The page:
Ah, the blues. On the list of most well known types of music. There is no other music style very like it, which has carried such an influence on other music types and which has such a rich heritage.
Surprisingly, although, the Blues is not that tough to play.
The Blues as an oral tradition is usually traced back for the mid 1800s, and finds its roots from Europe and Africa. However, the Blues as we know it nowadays is purely an American style of music. It
very first began to become popularized in the early 1900s, with guys like WC Handy writing songs for instance "Memphis Blues" & "St. Louis Blues."
In the 1920s and 1930s, guitarists used slides from broken bottle necks to create the slide sound (which is something any guitarist should learn when wanting to play the Blues) and within the 1940s
Big Band started to take over. This meant that guitars moved primarily into the rhythm section. Then, the 1950s arrived, where piano blues and guitar blues began to develop into rock and roll and
other types of music. This is also when amplifiers and electrified guitar music became more and more common.
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The Blues is primarily guitar and piano focused, but it could be played on other instruments too. To play the Blues, there are a few tips and tricks that can get you began quickly. Firstly, the Blues
must be played with FEELING. It's a quite less technical style, which you will especially find once you get used to a few progressions, chords and scales. Secondly, get comfy with a Blues rhythm when
practicing (most blues is in 4/4 time signature.) Then, learn to play the Blues Scale and a Blues Progression, and you'll find yourself soon able to play the Blues with feeling and ease.
Let's look at the Blues Scale. It's actually fairly easy to play and works off the major scale. All it is, actually, is the major scale with an added flattened 3rd, 5th and 7th. So, if you were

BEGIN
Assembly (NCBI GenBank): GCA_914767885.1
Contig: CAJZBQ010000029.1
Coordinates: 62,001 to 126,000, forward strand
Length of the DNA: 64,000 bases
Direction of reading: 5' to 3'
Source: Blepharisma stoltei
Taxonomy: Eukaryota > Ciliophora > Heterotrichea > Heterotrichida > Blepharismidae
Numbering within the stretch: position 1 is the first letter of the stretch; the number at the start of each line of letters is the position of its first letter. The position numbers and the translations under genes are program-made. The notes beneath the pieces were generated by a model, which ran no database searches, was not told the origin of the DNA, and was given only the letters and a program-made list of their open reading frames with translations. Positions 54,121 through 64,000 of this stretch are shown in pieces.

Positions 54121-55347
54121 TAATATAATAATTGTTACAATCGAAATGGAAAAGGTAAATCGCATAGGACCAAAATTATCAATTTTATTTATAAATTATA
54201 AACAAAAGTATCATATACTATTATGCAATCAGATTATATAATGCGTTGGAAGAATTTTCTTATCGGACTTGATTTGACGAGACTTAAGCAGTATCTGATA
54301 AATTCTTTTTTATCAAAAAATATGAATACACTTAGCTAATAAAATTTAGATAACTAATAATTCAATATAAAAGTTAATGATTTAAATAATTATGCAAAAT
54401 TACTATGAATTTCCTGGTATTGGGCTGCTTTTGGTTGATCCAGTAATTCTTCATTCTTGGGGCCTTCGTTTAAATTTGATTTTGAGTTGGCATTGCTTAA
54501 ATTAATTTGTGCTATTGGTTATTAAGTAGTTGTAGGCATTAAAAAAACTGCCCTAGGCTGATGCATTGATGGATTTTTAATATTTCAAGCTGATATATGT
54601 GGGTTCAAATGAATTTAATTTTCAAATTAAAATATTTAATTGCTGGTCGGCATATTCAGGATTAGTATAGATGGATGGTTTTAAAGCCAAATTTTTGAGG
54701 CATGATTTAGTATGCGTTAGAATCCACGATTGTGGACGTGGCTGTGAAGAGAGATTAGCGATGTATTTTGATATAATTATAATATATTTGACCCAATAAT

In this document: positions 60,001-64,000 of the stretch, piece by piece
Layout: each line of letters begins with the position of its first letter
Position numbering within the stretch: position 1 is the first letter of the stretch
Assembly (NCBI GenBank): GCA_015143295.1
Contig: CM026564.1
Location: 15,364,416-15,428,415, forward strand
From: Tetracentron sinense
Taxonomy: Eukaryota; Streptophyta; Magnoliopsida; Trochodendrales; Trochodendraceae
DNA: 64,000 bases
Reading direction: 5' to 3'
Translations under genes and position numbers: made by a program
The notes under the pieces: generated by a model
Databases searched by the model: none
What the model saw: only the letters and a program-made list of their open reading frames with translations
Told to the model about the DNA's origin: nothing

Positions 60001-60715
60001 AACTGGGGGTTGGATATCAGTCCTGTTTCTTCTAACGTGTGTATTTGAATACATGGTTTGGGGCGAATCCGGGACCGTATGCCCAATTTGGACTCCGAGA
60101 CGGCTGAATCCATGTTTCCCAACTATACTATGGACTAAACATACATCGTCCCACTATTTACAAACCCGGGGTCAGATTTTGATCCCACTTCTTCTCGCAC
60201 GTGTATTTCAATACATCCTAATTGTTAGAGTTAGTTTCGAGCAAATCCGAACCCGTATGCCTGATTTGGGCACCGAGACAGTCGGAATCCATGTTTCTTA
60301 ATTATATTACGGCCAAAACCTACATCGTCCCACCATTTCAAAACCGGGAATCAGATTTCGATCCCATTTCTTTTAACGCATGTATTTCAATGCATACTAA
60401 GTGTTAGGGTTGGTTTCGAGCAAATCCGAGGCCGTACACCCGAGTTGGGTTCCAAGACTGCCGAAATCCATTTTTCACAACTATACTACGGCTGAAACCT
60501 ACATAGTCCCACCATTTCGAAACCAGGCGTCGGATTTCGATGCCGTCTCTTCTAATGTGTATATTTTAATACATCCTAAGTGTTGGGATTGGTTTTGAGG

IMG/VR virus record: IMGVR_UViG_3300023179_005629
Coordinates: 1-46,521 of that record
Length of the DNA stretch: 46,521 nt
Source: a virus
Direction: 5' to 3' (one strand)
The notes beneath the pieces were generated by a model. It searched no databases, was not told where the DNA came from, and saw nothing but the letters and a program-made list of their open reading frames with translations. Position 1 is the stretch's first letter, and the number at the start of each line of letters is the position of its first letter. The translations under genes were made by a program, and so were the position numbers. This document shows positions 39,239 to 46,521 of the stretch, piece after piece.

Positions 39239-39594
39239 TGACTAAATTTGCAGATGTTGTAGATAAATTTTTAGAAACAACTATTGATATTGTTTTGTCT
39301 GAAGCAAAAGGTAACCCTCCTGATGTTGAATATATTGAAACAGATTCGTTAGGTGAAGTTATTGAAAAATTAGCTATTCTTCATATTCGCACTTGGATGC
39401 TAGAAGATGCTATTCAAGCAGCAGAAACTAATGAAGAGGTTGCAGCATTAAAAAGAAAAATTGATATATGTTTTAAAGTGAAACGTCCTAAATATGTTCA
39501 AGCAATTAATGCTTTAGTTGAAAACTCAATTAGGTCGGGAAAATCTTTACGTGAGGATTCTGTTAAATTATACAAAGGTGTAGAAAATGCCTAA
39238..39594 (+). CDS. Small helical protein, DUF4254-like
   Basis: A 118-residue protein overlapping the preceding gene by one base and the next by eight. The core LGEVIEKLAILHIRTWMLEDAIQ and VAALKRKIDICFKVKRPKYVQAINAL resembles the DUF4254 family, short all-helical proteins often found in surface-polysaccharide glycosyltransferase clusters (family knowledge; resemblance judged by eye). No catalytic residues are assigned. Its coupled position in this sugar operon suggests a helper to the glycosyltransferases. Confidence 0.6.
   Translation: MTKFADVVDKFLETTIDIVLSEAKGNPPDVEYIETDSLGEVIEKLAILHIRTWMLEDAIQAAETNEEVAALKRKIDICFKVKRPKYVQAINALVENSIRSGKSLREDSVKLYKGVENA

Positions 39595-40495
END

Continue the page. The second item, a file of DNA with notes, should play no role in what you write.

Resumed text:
playing inside the key of C, the Blue Scale would look like this : C D Eb E F Gb G A Bb C. That's it. The scale is ideal for improvising over a blues progression, which you should also practice and
learn to play.
Typically, Blues progressions are done over 12 measures (bars) - which is why it is recognized as 12 bar blues. If you were playing within the key of C, for example, you would play the initially 4
bars inside the root chord (C), the 5th and 6th bars in the 4th interval (F), the 7th and 8th bars back to the root note (C), the 9th and 10th bars within the 5th interval (G) and end off the last
two bars in the root note again (C.) If you wanted to play chords over this progression, you would stick to dominant 7th chords- and to improvise you would just play the Blues Scale as above.
Guitarists can add a few tricks - using a slide, or "wriggling" notes for some extra feeling.
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Blues has this marvelous ability of getting you addicted to it pretty quickly. It actually is a unique style for jamming and improvising, and one particular song can carry on for (literally) hours.
Not only that, but since other forms of music find their roots within the blues, learning to play the blues will increase your ability in those styles as properly.